Outsourcing Surveillance

Avner Levin

“It is common knowledge that Canada is a net importer of intelligence,” notes the 2011-2012 report of the Office of the Communications Security Establishment Commissioner. While acknowledging that the “need for information sharing is vital,” the Commissioner adds that it “must be exchanged in compliance with the laws of Canada and must include sufficient measures to protect the privacy of Canadians.” Although CSEC’s current arrangements include “a commitment by the partners to respect the privacy of each others’ citizens, it is recognized [that] each partner is an agency of a sovereign nation that may derogate from the agreements, if it is judged necessary for their respective national interests.”

Following the widely publicized disclosures that the US National Security Agency had engaged in extensive surveillance of phone calls, email and other private communications from Internet companies, PEN Canada asked Avner Levin, Director of Ryerson University’s Privacy and Cyber Crime Institute, to consider the complications that may arise when information sharing arrangements allow national security agencies to circumvent strictures on domestic surveillance. 


Peace, Order and Good Government?

If you believe that Canadian authorities such as CSIS and the RCMP must go to court to intercept and read your emails, read on. Yes, you are correct that the straightforward application of Canadian law – our Criminal Code – requires law enforcement agencies to obtain a warrant in order to intercept communications, but recent revelations of the extensive surveillance programs conducted by the American National Security Agency shine a light on the cooperation between the NSA and its counterparts such as the Canadian Communications Security Establishment, and the warrant-free information sharing it enables.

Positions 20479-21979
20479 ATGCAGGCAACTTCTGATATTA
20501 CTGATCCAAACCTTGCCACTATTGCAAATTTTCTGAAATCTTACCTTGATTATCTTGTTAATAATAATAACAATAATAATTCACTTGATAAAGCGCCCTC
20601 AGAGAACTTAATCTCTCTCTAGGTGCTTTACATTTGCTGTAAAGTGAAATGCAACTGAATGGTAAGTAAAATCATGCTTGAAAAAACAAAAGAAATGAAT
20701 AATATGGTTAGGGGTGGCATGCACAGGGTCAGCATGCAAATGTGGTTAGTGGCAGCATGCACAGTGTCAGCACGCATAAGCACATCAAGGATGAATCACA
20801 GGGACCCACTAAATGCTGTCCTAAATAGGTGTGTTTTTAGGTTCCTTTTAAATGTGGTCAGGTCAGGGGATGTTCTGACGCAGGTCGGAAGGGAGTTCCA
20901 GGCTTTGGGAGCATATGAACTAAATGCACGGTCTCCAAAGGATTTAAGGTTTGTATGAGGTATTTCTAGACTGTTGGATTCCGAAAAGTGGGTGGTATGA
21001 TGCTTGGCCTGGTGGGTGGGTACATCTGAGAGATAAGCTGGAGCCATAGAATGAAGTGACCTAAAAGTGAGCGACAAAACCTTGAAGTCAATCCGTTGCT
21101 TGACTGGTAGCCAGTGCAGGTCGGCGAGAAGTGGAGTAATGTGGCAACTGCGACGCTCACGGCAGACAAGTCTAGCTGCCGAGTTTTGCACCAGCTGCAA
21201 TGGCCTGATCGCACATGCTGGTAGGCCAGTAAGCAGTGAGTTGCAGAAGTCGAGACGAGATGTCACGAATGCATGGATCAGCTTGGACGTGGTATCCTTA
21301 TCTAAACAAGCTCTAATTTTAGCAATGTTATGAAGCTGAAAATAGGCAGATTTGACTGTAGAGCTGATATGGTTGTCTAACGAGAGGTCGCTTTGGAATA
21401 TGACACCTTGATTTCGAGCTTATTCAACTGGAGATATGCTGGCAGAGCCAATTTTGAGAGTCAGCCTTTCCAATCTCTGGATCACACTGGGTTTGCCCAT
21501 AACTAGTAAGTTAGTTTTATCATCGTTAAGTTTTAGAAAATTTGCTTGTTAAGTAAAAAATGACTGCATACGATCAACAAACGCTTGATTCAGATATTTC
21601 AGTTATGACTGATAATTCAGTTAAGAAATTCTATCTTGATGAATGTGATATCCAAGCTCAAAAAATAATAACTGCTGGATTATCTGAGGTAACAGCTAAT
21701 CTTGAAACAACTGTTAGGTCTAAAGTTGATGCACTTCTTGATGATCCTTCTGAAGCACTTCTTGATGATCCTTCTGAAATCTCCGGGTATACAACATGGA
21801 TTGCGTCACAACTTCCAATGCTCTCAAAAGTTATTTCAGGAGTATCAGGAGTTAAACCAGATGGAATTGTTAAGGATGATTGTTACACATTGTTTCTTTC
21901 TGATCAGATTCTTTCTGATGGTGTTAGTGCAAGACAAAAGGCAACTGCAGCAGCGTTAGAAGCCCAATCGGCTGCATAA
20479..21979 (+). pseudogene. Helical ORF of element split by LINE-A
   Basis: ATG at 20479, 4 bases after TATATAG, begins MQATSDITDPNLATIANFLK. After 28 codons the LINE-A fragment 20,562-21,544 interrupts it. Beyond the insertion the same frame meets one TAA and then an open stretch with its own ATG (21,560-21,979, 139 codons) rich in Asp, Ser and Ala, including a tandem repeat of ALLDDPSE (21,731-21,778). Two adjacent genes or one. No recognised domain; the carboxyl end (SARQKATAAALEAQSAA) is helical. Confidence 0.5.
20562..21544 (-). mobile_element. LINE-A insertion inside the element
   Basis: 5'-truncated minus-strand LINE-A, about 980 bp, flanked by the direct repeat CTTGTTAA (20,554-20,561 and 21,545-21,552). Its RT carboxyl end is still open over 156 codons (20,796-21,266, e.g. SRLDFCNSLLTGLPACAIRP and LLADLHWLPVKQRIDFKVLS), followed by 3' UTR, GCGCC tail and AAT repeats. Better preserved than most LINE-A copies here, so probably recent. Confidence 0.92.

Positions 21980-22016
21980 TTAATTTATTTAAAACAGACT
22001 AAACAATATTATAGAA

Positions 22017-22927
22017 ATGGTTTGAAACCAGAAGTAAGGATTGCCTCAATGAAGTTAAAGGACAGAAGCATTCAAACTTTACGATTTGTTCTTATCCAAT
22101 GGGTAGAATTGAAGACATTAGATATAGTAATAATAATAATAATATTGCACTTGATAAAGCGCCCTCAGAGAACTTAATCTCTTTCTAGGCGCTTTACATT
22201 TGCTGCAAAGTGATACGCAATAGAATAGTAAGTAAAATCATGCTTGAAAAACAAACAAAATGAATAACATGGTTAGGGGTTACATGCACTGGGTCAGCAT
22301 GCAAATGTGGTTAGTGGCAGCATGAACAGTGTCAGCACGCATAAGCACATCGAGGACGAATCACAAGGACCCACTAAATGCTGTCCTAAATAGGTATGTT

The NSA intercepts and collects the communications of Canadians, then shares it with CSIS, the RCMP and other Canadian law enforcement agencies

This cooperation allows law enforcement agencies to circumvent the straightforward restrictions that you believe in, by having the agencies of one country conduct surveillance on the citizens of another country, then share that information with the agencies of the other country. Yes, with the very agencies that are required by their country’s law to obtain a warrant prior to such surveillance. To use Canada and the US as an example, the NSA intercepts and collects the communications of Canadians, then shares it with CSIS, the RCMP and other Canadian law enforcement agencies. The CSE intercepts and collects the communications of Americans, then shares it with the FBI, CIA and other American agencies.